The family is renting in Ocean Shores and looking to buy, part of a trend that pushed up Byron Bay’s property prices by 37 per cent in 2020, as reported by the Domain House Price Report.
Amanda says she and Julian have not had time to feel lonely because they have had non-stop visitors since their move. They are still settling in, but they’re loving it so far.
“We’re very much ocean and outdoors people, and obviously we get a lot of wildlife, nature, outdoor activities and beach where we are, so that was a big drawcard,” Amanda says. “We all have limited time, so it’s about how we can get the most out of each day.”
Figures from the Australian Bureau of Statistics released last week show a net 7782 people left the Greater Sydney region in the September quarter, three in five of them moving to regional NSW. That’s on top of a net 14,000 in the first six months of the year.
Social researcher and demographer Mark McCrindle says Sydney was losing people to other states and the regions even before the pandemic.
“The only reason Sydney’s been growing by 100,000 people per year over the best part of a decade is because of overseas migration,” McCrindle says. “Now with the borders closed, it’s really highlighting Sydney’s challenge and that is that the locals are voting with their feet and moving elsewhere.”
McCrindle says Sydneysiders were leaving because of unaffordable housing and congestion but hindered by the lack of job prospects outside the city. The pandemic changed the employment side of the equation for many people and McCrindle believes that shift is here to stay.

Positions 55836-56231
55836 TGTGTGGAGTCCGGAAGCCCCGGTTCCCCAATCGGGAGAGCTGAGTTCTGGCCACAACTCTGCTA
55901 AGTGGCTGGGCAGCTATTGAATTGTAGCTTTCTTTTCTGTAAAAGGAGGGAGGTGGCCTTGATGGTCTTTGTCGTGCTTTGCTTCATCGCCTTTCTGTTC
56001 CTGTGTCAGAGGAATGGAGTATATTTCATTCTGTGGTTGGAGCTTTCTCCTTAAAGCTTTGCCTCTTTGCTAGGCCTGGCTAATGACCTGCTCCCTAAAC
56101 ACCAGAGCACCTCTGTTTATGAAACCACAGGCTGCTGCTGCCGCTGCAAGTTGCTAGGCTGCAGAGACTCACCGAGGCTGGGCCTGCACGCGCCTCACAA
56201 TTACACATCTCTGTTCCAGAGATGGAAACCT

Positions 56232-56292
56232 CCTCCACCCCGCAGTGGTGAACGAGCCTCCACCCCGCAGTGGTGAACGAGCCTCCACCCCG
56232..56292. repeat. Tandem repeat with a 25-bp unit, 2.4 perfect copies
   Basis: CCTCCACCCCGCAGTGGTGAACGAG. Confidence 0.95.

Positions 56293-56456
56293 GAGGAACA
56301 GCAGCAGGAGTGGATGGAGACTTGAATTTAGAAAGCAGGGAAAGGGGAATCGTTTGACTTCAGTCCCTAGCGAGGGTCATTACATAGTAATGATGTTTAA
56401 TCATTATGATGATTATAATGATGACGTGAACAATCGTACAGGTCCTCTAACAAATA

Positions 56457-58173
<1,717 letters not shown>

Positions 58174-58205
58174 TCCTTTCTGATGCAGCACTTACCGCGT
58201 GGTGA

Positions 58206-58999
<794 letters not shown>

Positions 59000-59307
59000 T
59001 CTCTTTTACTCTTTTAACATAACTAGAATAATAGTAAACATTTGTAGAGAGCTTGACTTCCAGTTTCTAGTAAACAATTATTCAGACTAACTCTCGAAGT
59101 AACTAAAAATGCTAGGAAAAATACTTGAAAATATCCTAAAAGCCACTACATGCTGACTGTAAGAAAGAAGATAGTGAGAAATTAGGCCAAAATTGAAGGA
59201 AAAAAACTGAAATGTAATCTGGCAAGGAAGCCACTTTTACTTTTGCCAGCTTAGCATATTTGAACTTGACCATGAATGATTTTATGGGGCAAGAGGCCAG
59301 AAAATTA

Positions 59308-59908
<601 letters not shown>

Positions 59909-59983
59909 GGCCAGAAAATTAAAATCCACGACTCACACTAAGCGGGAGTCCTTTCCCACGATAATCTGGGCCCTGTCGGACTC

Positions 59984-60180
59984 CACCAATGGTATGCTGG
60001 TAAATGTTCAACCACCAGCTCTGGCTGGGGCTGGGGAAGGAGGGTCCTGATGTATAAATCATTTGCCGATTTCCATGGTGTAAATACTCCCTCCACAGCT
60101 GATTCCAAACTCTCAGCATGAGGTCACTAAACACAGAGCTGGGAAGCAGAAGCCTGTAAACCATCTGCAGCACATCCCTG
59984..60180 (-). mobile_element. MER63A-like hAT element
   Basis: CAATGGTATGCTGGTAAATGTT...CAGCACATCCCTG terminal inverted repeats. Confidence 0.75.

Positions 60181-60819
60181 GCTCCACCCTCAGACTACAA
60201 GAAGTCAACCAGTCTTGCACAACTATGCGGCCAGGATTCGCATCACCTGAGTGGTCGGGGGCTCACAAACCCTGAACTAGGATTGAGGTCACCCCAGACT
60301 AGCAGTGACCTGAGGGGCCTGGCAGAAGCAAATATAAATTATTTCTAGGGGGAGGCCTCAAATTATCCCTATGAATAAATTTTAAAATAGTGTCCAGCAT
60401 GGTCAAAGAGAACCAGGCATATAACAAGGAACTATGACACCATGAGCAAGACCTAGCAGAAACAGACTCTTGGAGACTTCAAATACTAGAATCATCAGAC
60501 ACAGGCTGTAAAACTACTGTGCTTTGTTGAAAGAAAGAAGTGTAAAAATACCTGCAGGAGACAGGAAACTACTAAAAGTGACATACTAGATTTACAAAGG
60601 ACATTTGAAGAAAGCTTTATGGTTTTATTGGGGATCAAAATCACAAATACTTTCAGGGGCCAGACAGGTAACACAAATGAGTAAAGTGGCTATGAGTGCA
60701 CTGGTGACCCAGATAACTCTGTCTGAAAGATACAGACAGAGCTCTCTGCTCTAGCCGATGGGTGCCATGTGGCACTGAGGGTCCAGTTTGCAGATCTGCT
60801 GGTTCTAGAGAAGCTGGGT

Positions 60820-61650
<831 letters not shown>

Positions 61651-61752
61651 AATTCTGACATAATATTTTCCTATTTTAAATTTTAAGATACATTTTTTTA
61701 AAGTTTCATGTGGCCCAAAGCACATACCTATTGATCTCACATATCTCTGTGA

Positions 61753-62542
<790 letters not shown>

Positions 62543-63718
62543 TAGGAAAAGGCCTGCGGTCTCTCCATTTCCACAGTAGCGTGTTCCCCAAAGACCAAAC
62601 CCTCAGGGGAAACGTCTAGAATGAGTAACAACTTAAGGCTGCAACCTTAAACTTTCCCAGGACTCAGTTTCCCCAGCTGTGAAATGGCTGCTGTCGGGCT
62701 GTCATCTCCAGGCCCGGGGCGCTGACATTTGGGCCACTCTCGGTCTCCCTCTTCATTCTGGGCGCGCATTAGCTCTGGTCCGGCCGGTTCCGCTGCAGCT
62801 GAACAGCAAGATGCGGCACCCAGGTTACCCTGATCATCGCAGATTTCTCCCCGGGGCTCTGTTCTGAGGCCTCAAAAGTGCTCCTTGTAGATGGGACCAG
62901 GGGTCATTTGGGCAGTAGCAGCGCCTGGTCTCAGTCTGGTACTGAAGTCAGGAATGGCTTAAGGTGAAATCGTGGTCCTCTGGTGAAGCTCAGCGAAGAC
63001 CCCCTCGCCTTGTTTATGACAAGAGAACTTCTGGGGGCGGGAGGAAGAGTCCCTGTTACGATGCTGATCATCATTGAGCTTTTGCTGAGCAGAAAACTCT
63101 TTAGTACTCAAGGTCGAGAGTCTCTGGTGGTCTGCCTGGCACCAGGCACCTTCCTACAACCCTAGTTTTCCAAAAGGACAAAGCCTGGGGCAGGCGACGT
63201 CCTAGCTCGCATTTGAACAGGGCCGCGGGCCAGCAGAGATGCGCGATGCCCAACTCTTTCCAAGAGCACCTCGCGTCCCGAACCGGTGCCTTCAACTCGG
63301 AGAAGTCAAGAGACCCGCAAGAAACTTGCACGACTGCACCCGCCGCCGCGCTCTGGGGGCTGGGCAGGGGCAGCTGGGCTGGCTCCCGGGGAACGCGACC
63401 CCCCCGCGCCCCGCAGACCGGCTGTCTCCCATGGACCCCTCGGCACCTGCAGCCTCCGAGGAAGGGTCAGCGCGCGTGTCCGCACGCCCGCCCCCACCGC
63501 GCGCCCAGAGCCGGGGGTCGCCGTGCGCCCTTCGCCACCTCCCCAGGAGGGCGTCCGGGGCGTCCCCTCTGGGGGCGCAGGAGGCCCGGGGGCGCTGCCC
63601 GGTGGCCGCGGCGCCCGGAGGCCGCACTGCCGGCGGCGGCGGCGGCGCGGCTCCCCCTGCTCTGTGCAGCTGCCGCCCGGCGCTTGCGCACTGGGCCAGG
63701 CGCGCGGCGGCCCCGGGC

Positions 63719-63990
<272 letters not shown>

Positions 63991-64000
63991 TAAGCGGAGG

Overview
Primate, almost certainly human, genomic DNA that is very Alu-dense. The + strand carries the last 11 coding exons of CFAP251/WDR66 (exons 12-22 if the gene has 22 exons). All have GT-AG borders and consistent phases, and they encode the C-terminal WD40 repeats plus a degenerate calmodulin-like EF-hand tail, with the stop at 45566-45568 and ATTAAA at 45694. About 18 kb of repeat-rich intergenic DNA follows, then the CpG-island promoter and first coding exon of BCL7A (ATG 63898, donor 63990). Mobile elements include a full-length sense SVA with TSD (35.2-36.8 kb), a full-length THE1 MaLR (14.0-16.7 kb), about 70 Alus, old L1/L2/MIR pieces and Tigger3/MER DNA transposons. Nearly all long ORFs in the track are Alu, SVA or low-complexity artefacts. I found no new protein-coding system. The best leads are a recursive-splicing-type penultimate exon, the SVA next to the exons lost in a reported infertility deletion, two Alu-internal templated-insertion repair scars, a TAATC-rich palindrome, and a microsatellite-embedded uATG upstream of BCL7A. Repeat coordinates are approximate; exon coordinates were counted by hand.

The pandemic also prompted a move for Melanie Toner, 37, and her husband, Lachlan Hill, who were renting in Glebe and had bought a holiday house on acreage just outside Tumut north-west of the Snowy Mountains.
Before the pandemic they were heading to Tumut every weekend, a four-hour drive away. When COVID-19 hit, they decided to give up the lease in the city and move to the country full time.
Toner’s husband, an engineer, got work with the Snowy Mountains hydroelectricity project, while Toner was able to do her job in online compliance from home.
Toner says she is adjusting to country life but admits she misses Sydney more than her husband, especially not having the social interaction at work and with local markets and yoga classes paused for most of last year because of coronavirus.
“It was a bit more of a struggle for me but we do like it here,” she says. “The neighbours are lovely and friendly; they’re constantly dropping off eggs and vegetables and things. It’s hard to get a feel of what it’s really like to live here because of COVID – I haven’t really got out into the community that much yet and I haven’t met anyone my own age. I imagined it will be lonely but so far it hasn’t been so bad.”
McCrindle says interstate moves to places like the Sunshine Coast in Queensland have always been popular but intrastate moves within NSW are a rising trend.
“What last year showed was that we are in a federation of states and those state borders, while we didn’t give them much consideration for the last century, can actually hold substantial and material impact for people,” McCrindle says.
The influx of cityslickers can be challenging for those already living in regional towns.
Aleta Bates from the Sunshine Coast says the situation with Sydneysiders and Melburnians moving to the region and pricing out locals is “at crisis levels”.
“We have nowhere to go if we can’t get a rental,” she says. “It’s not like we can pop on down to Sydney or Melbourne and grab an empty rental that’s been left as a result of this mass exodus.”
Elizabeth, 28, from Bathurst says people are struggling in the Central West too.
“There was a rental crisis before COVID, but now it’s near impossible for locals to find a rental,” says Elizabeth, who requested her last name be withheld. “There are 15-plus applicants and those moving from Sydney are prepared to pay extra dollars on already overpriced rentals. There are so many people who are struggling at the moment.”